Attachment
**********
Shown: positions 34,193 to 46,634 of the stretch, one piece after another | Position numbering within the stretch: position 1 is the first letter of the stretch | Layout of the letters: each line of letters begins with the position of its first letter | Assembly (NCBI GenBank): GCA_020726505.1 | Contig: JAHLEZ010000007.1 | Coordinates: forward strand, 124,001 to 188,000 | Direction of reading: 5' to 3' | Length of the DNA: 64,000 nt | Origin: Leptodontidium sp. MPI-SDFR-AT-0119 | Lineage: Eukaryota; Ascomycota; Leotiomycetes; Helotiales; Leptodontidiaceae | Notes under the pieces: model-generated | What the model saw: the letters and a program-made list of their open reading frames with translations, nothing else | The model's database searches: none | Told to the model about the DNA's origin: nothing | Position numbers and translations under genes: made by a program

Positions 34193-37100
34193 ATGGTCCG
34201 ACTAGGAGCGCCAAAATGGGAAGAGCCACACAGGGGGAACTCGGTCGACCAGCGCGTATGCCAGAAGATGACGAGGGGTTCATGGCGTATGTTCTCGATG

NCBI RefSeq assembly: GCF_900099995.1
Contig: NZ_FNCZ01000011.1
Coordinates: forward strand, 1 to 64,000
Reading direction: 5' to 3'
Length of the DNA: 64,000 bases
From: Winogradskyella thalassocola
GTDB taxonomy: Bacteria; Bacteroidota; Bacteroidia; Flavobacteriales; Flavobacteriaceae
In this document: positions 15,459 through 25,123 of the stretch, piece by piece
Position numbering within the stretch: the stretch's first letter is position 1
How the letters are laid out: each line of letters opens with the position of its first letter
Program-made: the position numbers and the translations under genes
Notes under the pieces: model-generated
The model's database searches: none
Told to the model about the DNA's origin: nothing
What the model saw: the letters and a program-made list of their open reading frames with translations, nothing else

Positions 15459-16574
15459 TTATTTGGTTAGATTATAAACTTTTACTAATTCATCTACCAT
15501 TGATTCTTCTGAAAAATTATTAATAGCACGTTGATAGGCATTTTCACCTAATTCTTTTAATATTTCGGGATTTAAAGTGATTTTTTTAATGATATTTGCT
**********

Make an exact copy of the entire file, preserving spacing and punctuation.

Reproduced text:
Shown: positions 34,193 to 46,634 of the stretch, one piece after another | Position numbering within the stretch: position 1 is the first letter of the stretch | Layout of the letters: each line of letters begins with the position of its first letter | Assembly (NCBI GenBank): GCA_020726505.1 | Contig: JAHLEZ010000007.1 | Coordinates: forward strand, 124,001 to 188,000 | Direction of reading: 5' to 3' | Length of the DNA: 64,000 nt | Origin: Leptodontidium sp. MPI-SDFR-AT-0119 | Lineage: Eukaryota; Ascomycota; Leotiomycetes; Helotiales; Leptodontidiaceae | Notes under the pieces: model-generated | What the model saw: the letters and a program-made list of their open reading frames with translations, nothing else | The model's database searches: none | Told to the model about the DNA's origin: nothing | Position numbers and translations under genes: made by a program

Positions 34193-37100
34193 ATGGTCCG
34201 ACTAGGAGCGCCAAAATGGGAAGAGCCACACAGGGGGAACTCGGTCGACCAGCGCGTATGCCAGAAGATGACGAGGGGTTCATGGCGTATGTTCTCGATG

NCBI RefSeq assembly: GCF_900099995.1
Contig: NZ_FNCZ01000011.1
Coordinates: forward strand, 1 to 64,000
Reading direction: 5' to 3'
Length of the DNA: 64,000 bases
From: Winogradskyella thalassocola
GTDB taxonomy: Bacteria; Bacteroidota; Bacteroidia; Flavobacteriales; Flavobacteriaceae
In this document: positions 15,459 through 25,123 of the stretch, piece by piece
Position numbering within the stretch: the stretch's first letter is position 1
How the letters are laid out: each line of letters opens with the position of its first letter
Program-made: the position numbers and the translations under genes
Notes under the pieces: model-generated
The model's database searches: none
Told to the model about the DNA's origin: nothing
What the model saw: the letters and a program-made list of their open reading frames with translations, nothing else

Positions 15459-16574
15459 TTATTTGGTTAGATTATAAACTTTTACTAATTCATCTACCAT
15501 TGATTCTTCTGAAAAATTATTAATAGCACGTTGATAGGCATTTTCACCTAATTCTTTTAATATTTCGGGATTTAAAGTGATTTTTTTAATGATATTTGCT